Painted around 1510-1512, this painting is the only known example in which Palma Vecchio depicts a theme that was very common in the 15th century, that of the Virgin breastfeeding the Child Jesus. She is accompanied on her right by St. John the Baptist (recognisable by his animal skin and the phylactery "ecce agnus dei", i.e. "here is the Lamb of God", hanging from his cross-shaped staff) and on her left by St. Catherine of Alexandria, with the palm of martyrdom in her left hand, resting on the wheel miraculously broken during her martyrdom.
3. Jan Popel's engraving and the 'Blenheim' frame
In the absence of Palma Vecchio’s painting, it is difficult to compare Teniers' execution of this pasticcio with the original. We can however highlight the subtle way in which he was able to render the Venetian atmosphere of the painting and the delicacy of the child suckling at his mother's breast under the tender eyes of the two saints.
Jan Popel's engraving (last photo in the gallery – not for sale), which is very close in size to our pasticcio, faithfully reproduces the composition, obviously on an inverted basis. The message on the phylactery that appeared on the Palma Vecchio painting was erased during the engraving, as it could not be read in reverse.
What is very interesting about this pasticcio, apart from the testimony of a lost work, is that it retains its 'Blenheim' frame in which the entire collection purchased by John Churchill (1650 - 1722), the first Duke of Marlborough, was framed in the 18th century. These paintings were displayed in the early nineteenth century in Blenheim’s billiard room, where they remained until their sale in 1886.
4. The Theatrum Pictorium and the pasticci
Leopold William of Habsburg (1614 - 1662) was the last son of Emperor Ferdinand II of Habsburg and Maria Anna of Bavaria and the brother of Emperor Ferdinand III. Governor General of the Spanish Netherlands from 1647 to 1656, he built up one of the most splendid collections of paintings of his time, in which Venetian masterpieces predominated.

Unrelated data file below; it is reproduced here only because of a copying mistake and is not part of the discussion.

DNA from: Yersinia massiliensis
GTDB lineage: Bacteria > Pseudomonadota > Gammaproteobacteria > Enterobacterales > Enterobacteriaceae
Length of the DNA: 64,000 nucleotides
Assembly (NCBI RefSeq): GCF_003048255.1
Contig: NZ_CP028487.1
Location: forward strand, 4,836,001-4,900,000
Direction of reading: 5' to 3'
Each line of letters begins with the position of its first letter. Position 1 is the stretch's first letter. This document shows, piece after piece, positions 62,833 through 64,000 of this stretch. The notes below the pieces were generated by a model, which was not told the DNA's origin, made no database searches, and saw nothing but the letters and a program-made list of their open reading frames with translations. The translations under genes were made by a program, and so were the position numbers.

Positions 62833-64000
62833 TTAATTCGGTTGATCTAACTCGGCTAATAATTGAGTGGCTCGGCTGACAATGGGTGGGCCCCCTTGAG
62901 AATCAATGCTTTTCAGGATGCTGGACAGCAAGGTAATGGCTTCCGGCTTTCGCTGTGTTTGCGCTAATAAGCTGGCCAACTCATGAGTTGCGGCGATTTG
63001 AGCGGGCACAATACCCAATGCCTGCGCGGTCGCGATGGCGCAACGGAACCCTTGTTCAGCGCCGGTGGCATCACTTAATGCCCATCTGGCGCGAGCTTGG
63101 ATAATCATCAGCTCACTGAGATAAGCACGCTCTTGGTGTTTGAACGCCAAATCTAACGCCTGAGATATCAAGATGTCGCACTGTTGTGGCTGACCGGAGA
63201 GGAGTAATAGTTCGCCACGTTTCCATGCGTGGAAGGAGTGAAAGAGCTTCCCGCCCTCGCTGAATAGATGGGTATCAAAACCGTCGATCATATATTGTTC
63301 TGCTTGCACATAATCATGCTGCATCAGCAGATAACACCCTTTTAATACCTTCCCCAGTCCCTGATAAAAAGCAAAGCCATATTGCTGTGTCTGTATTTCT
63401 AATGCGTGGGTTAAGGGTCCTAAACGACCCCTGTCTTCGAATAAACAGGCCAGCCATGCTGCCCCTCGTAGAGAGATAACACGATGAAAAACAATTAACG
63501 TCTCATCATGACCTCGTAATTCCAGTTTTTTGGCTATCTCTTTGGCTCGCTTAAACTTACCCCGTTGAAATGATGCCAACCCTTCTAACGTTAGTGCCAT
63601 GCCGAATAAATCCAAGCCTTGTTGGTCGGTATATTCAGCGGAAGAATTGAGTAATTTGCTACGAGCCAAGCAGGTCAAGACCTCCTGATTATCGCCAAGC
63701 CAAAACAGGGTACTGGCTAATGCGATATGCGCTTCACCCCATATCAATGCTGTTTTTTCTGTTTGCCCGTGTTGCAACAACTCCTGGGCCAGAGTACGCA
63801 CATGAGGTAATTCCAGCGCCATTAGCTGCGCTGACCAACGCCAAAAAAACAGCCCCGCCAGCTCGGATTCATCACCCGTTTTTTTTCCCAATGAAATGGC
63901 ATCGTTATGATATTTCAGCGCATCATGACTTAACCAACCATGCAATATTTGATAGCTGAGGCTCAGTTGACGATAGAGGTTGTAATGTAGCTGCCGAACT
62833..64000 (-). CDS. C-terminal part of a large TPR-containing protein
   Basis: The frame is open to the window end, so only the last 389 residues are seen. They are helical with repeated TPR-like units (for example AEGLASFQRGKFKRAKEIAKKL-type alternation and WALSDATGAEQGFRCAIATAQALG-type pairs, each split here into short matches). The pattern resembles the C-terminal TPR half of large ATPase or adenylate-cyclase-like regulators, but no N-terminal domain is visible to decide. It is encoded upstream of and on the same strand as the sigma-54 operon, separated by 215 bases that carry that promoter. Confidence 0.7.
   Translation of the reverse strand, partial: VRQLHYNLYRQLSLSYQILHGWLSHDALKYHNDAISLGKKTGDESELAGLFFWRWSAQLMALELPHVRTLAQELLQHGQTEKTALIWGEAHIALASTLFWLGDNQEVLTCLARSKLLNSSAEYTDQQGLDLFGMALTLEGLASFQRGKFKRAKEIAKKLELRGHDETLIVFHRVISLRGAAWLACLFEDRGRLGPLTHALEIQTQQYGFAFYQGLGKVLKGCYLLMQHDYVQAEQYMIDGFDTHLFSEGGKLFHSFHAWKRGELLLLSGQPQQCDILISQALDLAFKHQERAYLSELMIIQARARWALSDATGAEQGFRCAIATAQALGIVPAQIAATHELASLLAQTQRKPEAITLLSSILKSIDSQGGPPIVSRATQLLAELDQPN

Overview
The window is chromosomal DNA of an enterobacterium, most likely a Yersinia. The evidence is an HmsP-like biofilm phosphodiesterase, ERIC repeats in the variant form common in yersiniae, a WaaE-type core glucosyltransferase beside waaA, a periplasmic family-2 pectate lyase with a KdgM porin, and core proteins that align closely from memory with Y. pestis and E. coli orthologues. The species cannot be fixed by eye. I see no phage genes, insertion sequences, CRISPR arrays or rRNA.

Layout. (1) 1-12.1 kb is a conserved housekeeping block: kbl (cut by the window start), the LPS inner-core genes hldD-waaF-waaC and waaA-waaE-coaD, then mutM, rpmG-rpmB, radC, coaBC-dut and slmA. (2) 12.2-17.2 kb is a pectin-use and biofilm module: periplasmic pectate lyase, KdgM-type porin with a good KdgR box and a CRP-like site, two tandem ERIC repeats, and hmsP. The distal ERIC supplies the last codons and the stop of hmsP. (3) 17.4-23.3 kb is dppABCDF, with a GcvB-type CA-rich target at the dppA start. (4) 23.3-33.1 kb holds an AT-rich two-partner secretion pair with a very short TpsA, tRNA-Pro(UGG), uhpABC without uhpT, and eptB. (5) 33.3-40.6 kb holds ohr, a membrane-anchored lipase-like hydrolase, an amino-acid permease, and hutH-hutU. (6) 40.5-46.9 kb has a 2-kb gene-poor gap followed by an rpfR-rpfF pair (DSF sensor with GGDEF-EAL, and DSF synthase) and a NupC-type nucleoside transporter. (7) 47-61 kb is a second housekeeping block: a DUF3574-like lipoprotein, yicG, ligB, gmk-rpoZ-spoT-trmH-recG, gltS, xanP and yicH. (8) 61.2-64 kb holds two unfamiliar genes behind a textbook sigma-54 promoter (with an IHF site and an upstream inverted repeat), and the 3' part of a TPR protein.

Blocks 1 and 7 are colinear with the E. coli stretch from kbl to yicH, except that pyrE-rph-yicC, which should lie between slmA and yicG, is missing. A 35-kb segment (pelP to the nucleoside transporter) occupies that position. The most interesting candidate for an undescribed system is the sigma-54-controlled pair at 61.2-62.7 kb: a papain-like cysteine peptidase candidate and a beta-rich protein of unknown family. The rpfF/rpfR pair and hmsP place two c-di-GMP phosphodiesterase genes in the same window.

David Téniers II, who entered his service in 1647, supervised the publishing venture of the Theatrum Pictorium by painting small replicas of paintings from the collection to serve as "modello" (preparatory sketches) for the engravings in this book, which was published after the Archduke's return to Vienna in 1660. Most of the pasticci were made in a format relatively close to the one we are presenting (around 17 x 23 cm), but some are smaller (usually portraits measuring around 17 x 12 cm) and a few are larger, up to 22.9 x 31.3 cm (Adam and Eve after the Expulsion from the Earthly Paradise from the Courtauld Institute in London).
Pasticci have always been a subject of collecting and today the largest group of pasticci is held at the Courtauld Institute Gallery in London (fourteen) while the Kunsthistorisches Museum in Vienna, which holds the majority of the Archduke's paintings, holds seven of them. Other sets of several pasticci are also held at the National Gallery of Ireland in Dublin, the Wallace Collection in London, the Metropolitan Museum of Art in New York, the Princetown University Art Museum, the Glasgow Museum, the Stedelijk Museum in Lakenhal, Leiden, and the Musée du Louvre in Paris, while a number of other institutions hold a single pasticcio.
Based upon the Blenheim inventories, the marks No. 18 and No. 192 visible on the verso of our panel were used to designate first the pictorial genre to which the painting belongs, and second its inventory number.
Main bibliographical references :
David Teniers and the Theatre of Painting (collective work) - Courtauld Institute of Art Gallery - 2006
Philip Rylands - Palma Vecchio - Cambridge University Press 1972
Delevery information :
The prices indicated are the prices for purchases at the gallery.
Depending on the price of the object, its size and the location of the buyer we are able to offer the best transport solution which will be invoiced separately and carried out under the buyer's responsibility.